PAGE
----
The swarms of Apple fans buying and talking about the Apple iPad during these next days and months, are rapidly popularizing the demand for ARM Powered tablets in the worldwide market. This should be a great opportunity for the many companies working on releasing Android Powered Tablets during these next few weeks and months.
1. Will consumers prefer cheaper and more powerful Android powered tablets?
- As you can see in my Tablets category http://armdevices.net/category/tablets/, there are more than 50 Android Powered tablets coming to the market from all major manufacturers during these next few months.
3. This can accelerate the release of many ARM Powered laptops. As consumers see that ARM Powered embedded platforms load the full screen full resolution websites fast, consumers will demand there be regular laptop form factors available as well using the same technology.
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- OLPC to use Pixel Qi 3Qi screens (armdevices.net)
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About 6 months after Sharp's introduction of the Freescale i.MX51 powered PC-Z1 running Ubuntu on the Japanese market, Sharp is now announcing this Qualcomm Snapdragon powered 3G-enabled Android powered device to be released in June to the Japanese market.
Watch also an augmented reality application runing on the Sharp IS01 in this other video interview with a Sharp representative: http://www.youtube.com/watch?v=GHXv8ob7jNQ
Here are the specs:
- Qualcomm Snapdragon processor
- Android 1.6 for now
- 5" touchscreen with a 960×480 resolution featuring Sharp’s “New Mobile ASV” multi-touch capacitive display
- Dual camera with one of 5.27Mpix and one front facing of only 0.43Mpix
- Full QWERTY keyboard with a 11.2mm key pitch
- 1Seg TV tuner (Japanese mobile QVGA 220-320 kbit/s terrestrial TV broadcast standard)
- Aquos Blu-Ray transport allowing you to rip Blu-Ray movies directly
- FM Transmitter
- 4GB of internal memory(3GB available for data usage)
- MicroSD slot
- 3G connection using AU CDMA (Japanese CDMA 3G carrier)
- Weight 227g
- Size 83×149x17.9mm
A developer version called JN-DK01 will be available in Japan starting in May.
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As a result of the agreement, OLPC receives full license to all Pixel Qi “3qi” screen technology, including 70+ patents in process and all current and future IP developed by Pixel Qi for multi-mode screens. Pixel Qi is leading the design of new screens for OLPC’s next-generation XO laptops.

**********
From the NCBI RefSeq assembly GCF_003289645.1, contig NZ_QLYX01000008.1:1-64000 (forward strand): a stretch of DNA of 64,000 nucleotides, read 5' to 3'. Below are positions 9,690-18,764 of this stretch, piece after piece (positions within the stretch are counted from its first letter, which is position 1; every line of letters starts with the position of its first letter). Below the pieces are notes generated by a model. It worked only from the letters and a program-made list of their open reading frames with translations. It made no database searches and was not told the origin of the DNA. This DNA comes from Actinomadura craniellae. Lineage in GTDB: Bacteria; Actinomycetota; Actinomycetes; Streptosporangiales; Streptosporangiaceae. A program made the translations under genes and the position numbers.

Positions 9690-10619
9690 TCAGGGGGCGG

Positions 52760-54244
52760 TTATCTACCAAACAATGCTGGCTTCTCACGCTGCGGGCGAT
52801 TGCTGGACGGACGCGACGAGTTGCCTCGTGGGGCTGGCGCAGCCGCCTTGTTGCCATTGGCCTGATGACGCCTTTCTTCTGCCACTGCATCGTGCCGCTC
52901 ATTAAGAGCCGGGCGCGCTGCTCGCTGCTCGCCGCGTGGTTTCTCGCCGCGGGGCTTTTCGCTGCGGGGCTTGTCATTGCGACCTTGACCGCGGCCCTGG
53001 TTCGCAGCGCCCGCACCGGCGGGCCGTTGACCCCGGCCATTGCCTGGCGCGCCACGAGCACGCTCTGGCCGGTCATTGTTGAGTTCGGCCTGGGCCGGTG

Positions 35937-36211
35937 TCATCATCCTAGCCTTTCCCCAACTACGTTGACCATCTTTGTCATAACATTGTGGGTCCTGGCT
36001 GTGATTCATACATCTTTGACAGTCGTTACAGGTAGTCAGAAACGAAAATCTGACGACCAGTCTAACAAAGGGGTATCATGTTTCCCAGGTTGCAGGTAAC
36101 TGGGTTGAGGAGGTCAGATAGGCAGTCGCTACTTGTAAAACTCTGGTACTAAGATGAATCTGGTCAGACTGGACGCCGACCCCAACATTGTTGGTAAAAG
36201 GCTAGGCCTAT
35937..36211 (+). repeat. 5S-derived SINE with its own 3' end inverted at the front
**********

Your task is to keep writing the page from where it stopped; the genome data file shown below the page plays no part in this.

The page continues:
“A huge barrier to getting computers to mass use in the developing world is limited access to electricity. Pixel Qi is designing new screens for OLPC that will keep laptops going even longer between recharges and excel in long-form reading while providing color and video,” said Nicholas Negroponte, founder and chairman of One Laptop per Child.
Mary Lou Jepsen, founder and CEO of Pixel Qi, added, “OLPC’s focus on the need for low-cost, low-power devices led me to invent power-efficient LCD screens that are optimized for reading. Commercial tablets, notebook computers and smart phones have precisely the same needs. This is one of the few examples in which cutting-edge computer technology first deployed for developing nations benefits the developed world as well.”
A few questions I would have about this awesome partnership:
1. Will a version of XO 1.5 come with the 10" 3Qi screen in the same form factor design?
2. If 3Qi only comes to OLPC starting with the ARM Powered XO 1.75, will it come in the 10" size or will they cut a smaller 7.5" version of it? My guess is to keep the costs low, they will pick the mass produced 10" size there, and fit it inside of the same design just removing most of the screen bezel.
3. I can't wait to learn what power consumption the XO 1.75 and XO 3.0 can run at using the Pixel Qi screen. Does it now run 50 hours on a battery? How much better are ARM Powered laptops like the XO 1.75 and ARM Powered tablets like the XO 3.0 at implementing the DCON processor process where the main processor can turn itself off completely when not in use?